Where sleeping is concerned, I want to try to keep the boat moving some 16-18 hours a day, getting 4,5 - 6 hours of sleep at anchor, and then covering the rest with 15 min catnaps every few hours. I will be sleeping while the boat is doing it's thing, without anyone at the helm, on a pretty regular basis, though only for short periods. In the Gulf of Bothnia (north of Stockholm / Turku) there's basically no commerical traffic whatsoever, so up there that'll definitely be a workable solution, on the North Sea, I have my doubts -- I'll just have to see.

As for the pod, I'm still pretty divided between a pod and a safety ama. :? I'm convinced that having some sort of leeward flotation is an absolute must. How much, depends a lot on how you sail the boat, but if you're driving it close to the stability margin (which I can see myself doing), then having a pod/ama which stops the rolling early on as opposed to later, is probably more pleasant.

I agree with Skip's point that the lightest stuff of all, is the stuff which is not there. It's hard to say off the top of my head, which comes out lighter, leeward beams and a trampoline with an inflatable safety ama, or a single-berth pod... I figure they'd probably both come in about the same, maybe the safety ama solution would be slightly heavier on account of the beams. Where construction time is concerned, the safety ama vairant is probably quicker, but only so long as I leave the pod out entirely. Building a 30cm wide pod or a 90cm wide pod is probably about the same amount of work, so if I do need the space, then it's probably faster to just go all in for the pod.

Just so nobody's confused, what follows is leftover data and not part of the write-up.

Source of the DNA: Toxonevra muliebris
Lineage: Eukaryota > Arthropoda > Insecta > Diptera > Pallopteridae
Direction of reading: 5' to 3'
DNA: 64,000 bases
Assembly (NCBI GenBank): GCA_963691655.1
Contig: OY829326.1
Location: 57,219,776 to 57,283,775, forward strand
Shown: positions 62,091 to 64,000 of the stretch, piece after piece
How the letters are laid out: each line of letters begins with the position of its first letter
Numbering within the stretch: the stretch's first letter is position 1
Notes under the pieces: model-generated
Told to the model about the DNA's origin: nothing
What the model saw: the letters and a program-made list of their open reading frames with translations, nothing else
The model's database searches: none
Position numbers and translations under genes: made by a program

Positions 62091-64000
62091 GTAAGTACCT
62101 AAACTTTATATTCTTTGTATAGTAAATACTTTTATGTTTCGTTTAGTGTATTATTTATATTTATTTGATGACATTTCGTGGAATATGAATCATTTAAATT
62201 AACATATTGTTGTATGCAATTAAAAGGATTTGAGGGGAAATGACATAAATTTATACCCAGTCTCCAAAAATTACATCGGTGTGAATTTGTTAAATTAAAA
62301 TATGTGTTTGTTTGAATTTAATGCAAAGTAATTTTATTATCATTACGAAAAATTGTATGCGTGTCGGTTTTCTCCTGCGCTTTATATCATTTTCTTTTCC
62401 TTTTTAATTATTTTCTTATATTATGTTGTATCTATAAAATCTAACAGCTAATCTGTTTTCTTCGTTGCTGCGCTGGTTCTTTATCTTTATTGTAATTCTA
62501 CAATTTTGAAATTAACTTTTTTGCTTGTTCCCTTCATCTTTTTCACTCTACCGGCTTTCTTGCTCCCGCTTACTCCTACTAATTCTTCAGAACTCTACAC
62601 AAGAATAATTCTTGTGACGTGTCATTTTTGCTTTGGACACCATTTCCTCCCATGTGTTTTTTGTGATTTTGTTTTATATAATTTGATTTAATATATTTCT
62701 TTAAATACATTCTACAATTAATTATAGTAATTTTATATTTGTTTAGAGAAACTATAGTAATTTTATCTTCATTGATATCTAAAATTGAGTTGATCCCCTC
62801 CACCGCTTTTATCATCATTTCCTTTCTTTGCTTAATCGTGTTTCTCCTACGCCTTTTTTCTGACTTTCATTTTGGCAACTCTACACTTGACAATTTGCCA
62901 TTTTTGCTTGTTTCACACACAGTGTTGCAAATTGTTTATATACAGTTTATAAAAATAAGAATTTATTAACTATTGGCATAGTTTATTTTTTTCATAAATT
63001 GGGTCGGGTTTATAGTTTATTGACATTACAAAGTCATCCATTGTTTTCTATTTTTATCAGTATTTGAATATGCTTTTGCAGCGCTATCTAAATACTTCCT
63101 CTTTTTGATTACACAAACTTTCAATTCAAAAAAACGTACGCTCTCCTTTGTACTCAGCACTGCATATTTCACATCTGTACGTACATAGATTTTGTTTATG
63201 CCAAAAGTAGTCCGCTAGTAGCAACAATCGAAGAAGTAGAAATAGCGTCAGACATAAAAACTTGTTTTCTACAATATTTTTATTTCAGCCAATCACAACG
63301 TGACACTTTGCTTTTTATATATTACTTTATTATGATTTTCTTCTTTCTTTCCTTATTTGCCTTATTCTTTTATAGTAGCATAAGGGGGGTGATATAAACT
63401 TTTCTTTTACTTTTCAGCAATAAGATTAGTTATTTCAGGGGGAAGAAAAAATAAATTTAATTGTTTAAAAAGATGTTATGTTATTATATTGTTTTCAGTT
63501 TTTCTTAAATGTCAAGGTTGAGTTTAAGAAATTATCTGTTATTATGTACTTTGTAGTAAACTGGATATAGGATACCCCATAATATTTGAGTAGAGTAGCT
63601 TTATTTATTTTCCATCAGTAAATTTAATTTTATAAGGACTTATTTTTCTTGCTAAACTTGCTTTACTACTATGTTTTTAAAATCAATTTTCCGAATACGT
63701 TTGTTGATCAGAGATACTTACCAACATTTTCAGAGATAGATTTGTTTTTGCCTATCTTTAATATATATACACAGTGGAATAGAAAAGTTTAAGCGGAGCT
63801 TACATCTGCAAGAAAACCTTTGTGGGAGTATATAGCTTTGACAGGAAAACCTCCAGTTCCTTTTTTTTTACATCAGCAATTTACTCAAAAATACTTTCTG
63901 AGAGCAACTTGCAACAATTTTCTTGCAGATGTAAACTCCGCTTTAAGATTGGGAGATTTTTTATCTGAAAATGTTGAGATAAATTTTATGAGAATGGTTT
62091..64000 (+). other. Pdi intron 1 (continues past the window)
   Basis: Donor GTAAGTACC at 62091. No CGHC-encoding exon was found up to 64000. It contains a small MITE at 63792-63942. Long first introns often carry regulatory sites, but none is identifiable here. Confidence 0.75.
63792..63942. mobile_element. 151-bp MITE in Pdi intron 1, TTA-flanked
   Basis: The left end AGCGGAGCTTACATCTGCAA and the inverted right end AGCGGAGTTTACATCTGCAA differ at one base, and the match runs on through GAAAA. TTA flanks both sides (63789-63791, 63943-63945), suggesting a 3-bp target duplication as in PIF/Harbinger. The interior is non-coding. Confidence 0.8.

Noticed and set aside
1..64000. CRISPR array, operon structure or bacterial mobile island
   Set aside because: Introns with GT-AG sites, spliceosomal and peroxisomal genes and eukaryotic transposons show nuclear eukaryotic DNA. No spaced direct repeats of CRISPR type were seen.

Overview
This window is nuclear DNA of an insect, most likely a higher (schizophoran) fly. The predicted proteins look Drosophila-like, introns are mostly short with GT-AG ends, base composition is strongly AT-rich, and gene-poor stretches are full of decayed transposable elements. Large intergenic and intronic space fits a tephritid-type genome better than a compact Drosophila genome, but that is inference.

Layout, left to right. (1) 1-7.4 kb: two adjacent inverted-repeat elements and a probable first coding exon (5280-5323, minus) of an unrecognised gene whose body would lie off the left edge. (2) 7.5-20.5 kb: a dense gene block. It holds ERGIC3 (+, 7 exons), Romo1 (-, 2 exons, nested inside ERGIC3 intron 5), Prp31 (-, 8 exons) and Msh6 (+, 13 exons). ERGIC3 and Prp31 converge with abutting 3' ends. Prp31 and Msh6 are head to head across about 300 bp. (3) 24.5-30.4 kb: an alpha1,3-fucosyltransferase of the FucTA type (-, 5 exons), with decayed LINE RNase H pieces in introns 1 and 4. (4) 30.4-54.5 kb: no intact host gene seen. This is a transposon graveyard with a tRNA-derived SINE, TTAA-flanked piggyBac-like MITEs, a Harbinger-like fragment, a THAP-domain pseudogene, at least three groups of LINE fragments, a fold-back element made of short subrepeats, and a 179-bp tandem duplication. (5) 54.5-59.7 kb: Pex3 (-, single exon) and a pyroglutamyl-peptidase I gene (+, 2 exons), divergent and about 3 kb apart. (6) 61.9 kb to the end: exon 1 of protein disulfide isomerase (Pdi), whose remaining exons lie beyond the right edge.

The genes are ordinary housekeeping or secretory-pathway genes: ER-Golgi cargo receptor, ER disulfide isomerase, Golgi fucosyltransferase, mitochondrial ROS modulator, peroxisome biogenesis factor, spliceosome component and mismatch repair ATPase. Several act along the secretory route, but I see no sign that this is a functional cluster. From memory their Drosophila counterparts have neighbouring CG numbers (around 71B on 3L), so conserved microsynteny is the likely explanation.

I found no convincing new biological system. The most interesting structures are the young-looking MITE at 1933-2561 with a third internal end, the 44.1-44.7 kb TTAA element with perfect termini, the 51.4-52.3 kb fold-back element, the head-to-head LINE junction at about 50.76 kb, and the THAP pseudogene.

If I do opt for a pod, then Timothy's point about making it fuller at its ends is a really good one. I haven't checked at what heel angle this pod makes contact with the water, but the angle at which it actually starts to carry something, is probably enormous on account of its curvature. A 'Madness' style pod, would result in a much lower final heeling angle, for the same width.

Cheers,
Marco
"Man's mind and spirit grow with the space in which they are allowed to operate." - Krafft A. Ehricke, rocket pioneer
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Rob Zabukovec
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Re: Getting out on the water this year

Post by Rob Zabukovec » 03 Feb 2015, 14:46

Marco,